burdensome, and lienco the recklessness with
which he perpetrated the horrible crime.
The murdered negro was one of the most in
offensive we ever knew; ho kept his place, was
kindly disposed, and demeaned himself better
than blacks in general. Weeks will be tried in
the Common Pleas in June.
Mr. Editor: I see my name before the people,
in your paper, for the several offices of Represen
tative, Commissioner and Director of the Poor.
Believing that there are persons in tho Democrat
ic ranks upon whom tho party could more cordi
ally unite than myself, I have concluded not to be
a candidate for any of those offices.
Mr. Editor: Please withdraw my name from
the list of candidate for State Senator.
J. It. HUNTER. -
Overseers of the Poor.
Wm.J. FRY.
WOULD respectfully inform the Ludies of Cadiz
and vicinity, tha t xhe is about to open a
ivziLixriEzi snor
in the front room of the second story of JosErn R. Hun-
tea's uwellMK house, on MeuoenvilJe street, directly
opposite joii.h ukai.1. a urug ciore, wncre sue is prepares
to mnlf.e, blench, alter or trim bonnets in the newest arid
most fashionable style, bhe will also carry on the
in nil its various branches. All persons favoring her
with their patronage, may rely upon her punctuality
and untiring assiduity in striving to render general sat-
islRCtion. frT-'arKcs moderate. ,fe
Cadiz, March 8,1 844...
f TIIE subscriber wishes to sell the farm on which he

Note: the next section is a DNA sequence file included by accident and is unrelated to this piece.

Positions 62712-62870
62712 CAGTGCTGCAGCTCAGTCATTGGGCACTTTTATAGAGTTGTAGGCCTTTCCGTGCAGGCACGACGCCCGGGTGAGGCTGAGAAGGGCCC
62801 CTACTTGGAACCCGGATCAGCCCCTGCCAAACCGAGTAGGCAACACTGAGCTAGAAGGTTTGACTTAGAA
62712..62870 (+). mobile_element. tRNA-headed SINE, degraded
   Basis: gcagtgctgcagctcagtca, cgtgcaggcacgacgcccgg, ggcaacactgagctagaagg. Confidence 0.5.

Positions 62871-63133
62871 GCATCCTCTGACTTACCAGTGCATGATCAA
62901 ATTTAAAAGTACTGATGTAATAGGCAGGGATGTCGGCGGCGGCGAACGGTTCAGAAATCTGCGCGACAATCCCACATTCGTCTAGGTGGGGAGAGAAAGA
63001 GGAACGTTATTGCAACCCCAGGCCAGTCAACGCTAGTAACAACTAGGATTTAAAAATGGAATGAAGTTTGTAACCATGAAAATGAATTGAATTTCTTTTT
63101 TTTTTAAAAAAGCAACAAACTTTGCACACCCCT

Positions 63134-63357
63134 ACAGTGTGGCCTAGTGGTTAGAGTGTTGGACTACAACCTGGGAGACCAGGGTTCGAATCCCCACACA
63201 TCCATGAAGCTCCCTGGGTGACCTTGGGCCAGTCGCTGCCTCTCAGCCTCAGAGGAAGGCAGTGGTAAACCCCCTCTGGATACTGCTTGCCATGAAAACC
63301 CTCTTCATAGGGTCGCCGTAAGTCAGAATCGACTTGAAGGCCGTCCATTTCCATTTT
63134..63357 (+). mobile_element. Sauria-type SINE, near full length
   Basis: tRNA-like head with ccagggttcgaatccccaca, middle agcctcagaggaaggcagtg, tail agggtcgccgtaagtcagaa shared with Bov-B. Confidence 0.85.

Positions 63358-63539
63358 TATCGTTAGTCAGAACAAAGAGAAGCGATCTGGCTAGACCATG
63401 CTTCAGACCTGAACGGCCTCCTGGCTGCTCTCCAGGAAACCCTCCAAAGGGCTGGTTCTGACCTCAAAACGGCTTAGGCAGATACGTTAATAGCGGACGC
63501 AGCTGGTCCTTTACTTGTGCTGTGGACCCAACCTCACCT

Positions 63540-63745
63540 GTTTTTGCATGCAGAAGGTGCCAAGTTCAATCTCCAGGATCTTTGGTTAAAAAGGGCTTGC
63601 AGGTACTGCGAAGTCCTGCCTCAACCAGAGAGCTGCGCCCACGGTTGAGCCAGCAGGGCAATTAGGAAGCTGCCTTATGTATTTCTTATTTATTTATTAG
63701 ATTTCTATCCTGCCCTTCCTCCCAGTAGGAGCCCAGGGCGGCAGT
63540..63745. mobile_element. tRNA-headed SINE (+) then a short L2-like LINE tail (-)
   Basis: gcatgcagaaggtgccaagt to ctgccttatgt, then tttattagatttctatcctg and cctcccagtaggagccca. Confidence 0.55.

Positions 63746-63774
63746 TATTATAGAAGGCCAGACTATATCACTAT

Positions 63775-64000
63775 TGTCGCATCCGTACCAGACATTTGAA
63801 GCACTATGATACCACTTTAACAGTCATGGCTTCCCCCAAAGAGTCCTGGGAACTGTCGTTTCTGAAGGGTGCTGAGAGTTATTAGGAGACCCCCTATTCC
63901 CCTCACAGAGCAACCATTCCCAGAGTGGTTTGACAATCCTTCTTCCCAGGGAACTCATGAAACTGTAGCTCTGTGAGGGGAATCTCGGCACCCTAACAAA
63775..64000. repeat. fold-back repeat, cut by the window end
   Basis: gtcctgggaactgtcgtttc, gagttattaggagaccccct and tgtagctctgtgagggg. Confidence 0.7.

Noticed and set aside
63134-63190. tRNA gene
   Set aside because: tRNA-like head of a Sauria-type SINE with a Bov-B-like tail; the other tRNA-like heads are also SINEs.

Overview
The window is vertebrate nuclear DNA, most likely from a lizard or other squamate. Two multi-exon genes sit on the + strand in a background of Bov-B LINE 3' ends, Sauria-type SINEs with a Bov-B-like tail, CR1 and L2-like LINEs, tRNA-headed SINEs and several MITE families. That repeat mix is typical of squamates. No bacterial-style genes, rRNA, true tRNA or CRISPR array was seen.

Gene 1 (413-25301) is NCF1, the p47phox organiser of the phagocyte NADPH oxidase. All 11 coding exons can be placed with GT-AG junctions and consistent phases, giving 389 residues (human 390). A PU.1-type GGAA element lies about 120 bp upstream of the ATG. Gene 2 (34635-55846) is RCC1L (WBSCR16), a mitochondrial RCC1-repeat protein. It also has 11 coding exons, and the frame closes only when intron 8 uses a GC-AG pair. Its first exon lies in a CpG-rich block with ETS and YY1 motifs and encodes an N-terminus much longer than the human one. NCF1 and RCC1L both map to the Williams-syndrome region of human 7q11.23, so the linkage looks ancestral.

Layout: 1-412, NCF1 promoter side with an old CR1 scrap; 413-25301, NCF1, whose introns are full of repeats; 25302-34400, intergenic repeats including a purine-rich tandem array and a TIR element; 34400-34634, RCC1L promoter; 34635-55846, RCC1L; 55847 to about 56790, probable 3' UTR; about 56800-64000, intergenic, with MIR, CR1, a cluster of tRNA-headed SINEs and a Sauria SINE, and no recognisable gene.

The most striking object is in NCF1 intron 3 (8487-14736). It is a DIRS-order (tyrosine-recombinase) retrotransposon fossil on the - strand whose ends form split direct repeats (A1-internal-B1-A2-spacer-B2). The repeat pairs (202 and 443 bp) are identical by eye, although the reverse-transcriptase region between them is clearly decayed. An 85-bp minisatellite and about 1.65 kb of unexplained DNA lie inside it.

lives lying in Cadiz township Harrison county
oining the lands of George Day, John Hincsand othors.
The land is of a good quality, first rate for wheat and
clover, a good orchard a county road runs through
the farm which mnkesit convenient to travol either wav.
It is not-necessary to say more, as persons wishing to
purchase win view tne nirm lor themselves, t or terms
apply m tne suosenner on the larm,
March 17th, 1W4.
Mr. L. Harper Dear Sir: Please publish the
following ticket, and oblige many democrats of
franklin township. J : -
. For Congress! William Wallace.
Senator Joseph R. Hunter. . -! ' ( .
Representative John L.. Layport.
Auditor John Sharp. j "
Commissioner Thomas Ritchey. ,., -Recorder
Matthew M. Sloan. .
Director of the Poor-James Wallace. .
For Representative Samuel Colvin ofFree
port township. " .. ,
Auditor John Sharp, Cadiz.
Commissioner Ephraim Johnson, Moorefield.
Recorder Abraham Cr'oskey, Cadiz. ' '
By giving publicity to the above you will oblige
many yoters of Moorefield, Washington, Frank
lin, Freeport, and other townships.
For tlie Sentinel.
Mr. Editor Please publish the . following
ticket, subject to the decision of tho popular voto
system, and oblige
" Many voters of ILvnttison county.
For Senator, '
Larnbdin P.Milligan.
1 Representative, '
Georgo Ramsey.
Ephraim Johnson. , - -
- Charles Patterson.
Recorder, 1
. John McNeill.
, Poor Director,
. James Wallace.' . : '
' For the Sentinel.
Mr. Editor Please pubiish tho following
ticket, and oblige
. For Congress, Win. C. Walton; for Senator,
Joseph R. Hunter; for Representative, Charles